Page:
No one knows when African Americans first settled at Baxtertown, but in 1848 the Zion Pilgrim Methodist Episcopal Church was built. The church burned and its roof collapsed in 1930; all that remains visible is a grove of trees on the property of Ron Greene.
Greene, a retired social worker, began researching the history of his land in 2010. “I’ve been hearing about a church here for years.” he said. What he discovered inspired him to lead the effort to get the site recognized as historically important.
On Saturday, December 7th, archeologists and a team of volunteers conducted a dig to look for evidence from before, during and after the 82 years that Zion Pilgrim served the community. Hartgen Archeological Associates, whose tag line is “Breaking Old Ground Every Day,” donated their expertise, staff and resources for the dig. Archaeologists Matt Kirk and William Bouchard headed up the Hartgen team.
By 9:30 am, a group of more than 20 people were busy digging and sifting dirt. Copious discoveries of nails, clay pipe stems, pieces of glass and shards of salt glazed stoneware, transferware and creamware were quickly revealed. A family of volunteers with two preteen girls found a thimble. A member of the Hartgen team found a brass looking decorative handle from a piece of furniture.
Seventy-two year old James Atkins, a long time resident of Baxtertown Road, stopped by to tell archaeologist Matt Kirk that he remembered that there once were several graves and a well on the site. Bill Krattinger of the NYS Office of Parks, Recreation and Historic Preservation looked on, as did Gene Alexander Peters of Sankofa Exhibit Consultants. What appeared to be the remains of a stone and brick wall emerged about ten inches down. Paul and Mary Liz Stewart of the Underground Railroad History Project of the Capital Region in Albany, who put Mr. Greene in touch with Hartgen Archeological Associates, recruited volunteers and worked alongside local enthusiasts.
Baxtertown, two miles east of the Hudson River in Fishkill, Dutchess County, is now only the name of a rural route with a sprinkling of modern residential houses and a few old farmhouses, but it once had a vibrant community life, according to Greene. Scores of families lived in Baxtertown during the late part of the 19th century and into the 20th, he said.
The holy grail of Greene’s quest is to find evidence of the underground railroad on his property at or near the site of the church. His research, which won him the Hudson River Valley Heritage Award last May, revealed that an important early account of the history of the African Methodist Episcopal church refers to Baxtertown’s Zion Pilgrim as being a “station.”
It’s a curious choice of word that has been interpreted to suggest the church may have been a station on the underground railroad. The Zion A.M.E. church was an active participant in abolitionist activities throughout the free states, counting Harriet Tubman, Frederick Douglass and Sojourner Truth, who was born a slave in the Hudson Valley and who later became a powerful speaker for freedom, as members.
With or without an underground railroad connection, the Baxtertown church is of historic importance as a place where an enduring small rural population of free African Americans worshiped for generations. The founding Zion A. M. E. church was established by African Americans in New York City in 1796 in response to what they saw as poor treatment by their white Methodist brethren. Writing in 1884, African Methodist Episcopal Zion Bishop John Jamison Moore described how several black clergy members of the predominantly white John Street Methodist Episcopal Church in Manhattan were barred from preaching to white worshipers and how this and other acts of oppression led to the the genesis of the new church:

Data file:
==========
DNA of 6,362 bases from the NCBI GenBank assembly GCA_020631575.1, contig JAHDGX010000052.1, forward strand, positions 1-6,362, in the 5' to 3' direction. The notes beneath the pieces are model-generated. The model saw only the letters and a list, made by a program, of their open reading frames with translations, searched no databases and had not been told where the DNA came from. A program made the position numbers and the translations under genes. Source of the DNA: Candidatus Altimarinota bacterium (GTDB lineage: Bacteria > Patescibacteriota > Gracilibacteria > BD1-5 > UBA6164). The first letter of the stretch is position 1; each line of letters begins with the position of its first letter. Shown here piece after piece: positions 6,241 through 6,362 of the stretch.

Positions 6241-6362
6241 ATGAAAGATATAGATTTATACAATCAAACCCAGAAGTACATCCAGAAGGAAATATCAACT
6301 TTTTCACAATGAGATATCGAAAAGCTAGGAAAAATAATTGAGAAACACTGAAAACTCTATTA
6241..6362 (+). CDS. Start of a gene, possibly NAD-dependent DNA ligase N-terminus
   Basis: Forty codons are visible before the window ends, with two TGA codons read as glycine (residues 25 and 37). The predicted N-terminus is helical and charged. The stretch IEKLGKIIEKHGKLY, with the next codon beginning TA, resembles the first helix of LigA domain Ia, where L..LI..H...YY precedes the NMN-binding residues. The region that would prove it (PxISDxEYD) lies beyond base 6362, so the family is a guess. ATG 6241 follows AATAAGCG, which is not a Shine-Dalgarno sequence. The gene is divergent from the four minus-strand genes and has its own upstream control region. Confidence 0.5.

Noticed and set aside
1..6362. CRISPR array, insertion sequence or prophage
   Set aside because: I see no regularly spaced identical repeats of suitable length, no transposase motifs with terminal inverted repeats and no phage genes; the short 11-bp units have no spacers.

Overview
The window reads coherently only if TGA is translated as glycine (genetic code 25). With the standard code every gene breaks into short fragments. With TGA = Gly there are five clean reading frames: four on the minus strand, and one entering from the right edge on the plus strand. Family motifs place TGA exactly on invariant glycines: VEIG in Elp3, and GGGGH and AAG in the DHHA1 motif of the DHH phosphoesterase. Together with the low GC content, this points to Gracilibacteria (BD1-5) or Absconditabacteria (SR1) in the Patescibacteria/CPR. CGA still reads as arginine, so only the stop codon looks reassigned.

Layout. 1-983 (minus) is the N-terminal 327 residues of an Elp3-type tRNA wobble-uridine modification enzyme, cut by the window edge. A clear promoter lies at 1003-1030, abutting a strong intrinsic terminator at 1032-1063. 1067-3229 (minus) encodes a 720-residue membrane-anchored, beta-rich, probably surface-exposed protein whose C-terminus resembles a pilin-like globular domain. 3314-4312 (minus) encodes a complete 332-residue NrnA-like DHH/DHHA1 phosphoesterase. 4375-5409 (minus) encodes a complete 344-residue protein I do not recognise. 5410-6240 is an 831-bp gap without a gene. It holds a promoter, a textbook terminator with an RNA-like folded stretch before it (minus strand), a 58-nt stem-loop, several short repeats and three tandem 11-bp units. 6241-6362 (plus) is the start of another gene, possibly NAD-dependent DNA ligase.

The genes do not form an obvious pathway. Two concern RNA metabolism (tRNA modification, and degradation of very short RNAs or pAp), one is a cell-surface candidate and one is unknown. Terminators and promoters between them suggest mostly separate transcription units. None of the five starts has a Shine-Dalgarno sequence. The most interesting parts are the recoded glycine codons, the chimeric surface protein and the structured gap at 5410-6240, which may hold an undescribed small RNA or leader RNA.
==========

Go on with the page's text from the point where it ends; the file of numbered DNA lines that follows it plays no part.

“As the church grew popular and influential, the prejudice of caste began to engender negro proscription, and as the number of colored members increased, the race-friction and proscription increased, which finally overcame the tolerance of the colored members of the M. E. Society…Our brethren and fathers having concluded to seek a change in their religious situation, in 1796, a number of our most influential and intelligent colored members called a meeting at a member’s house…”
The denomination grew quickly in the North, and after the Civil War, also in the Southern states. Officially called the African Methodist Episcopal Zion Church—not to be confused with the African Methodist Church which was founded in Philadelphia, although both are referred to as “Freedom Churches”—membership grew from almost 500,000 in 1925 to 1,400,000 members worldwide in 2008.
Although it’s unlikely that an archeological dig would reveal hard evidence of underground railroad activity, it’s hoped the survey will provide a great deal of information on how the site was used by earlier residents and may be helpful in determining when African Americans founded Baxtertown.
Kirk said that he was “very pleasantly surprised at the diversity and [chronological] range of the material culture recovered from the site,” and that additional archeology would be very productive. Maps with new GPS coordinates and suggestions for future excavations will be sent in an end-of-fieldwork letter. Later, an artifact analysis will be conducted, and according to Greene, the New York State Museum will survey the site using ground-penetrating radar in the spring.
Photos: Above, volunteers and archeologists at work; middle, Paul and Mary Liz Stewart screen soil in search for artifacts; and below, revealed stone and bricks. Photos courtesy Enid Mastrianni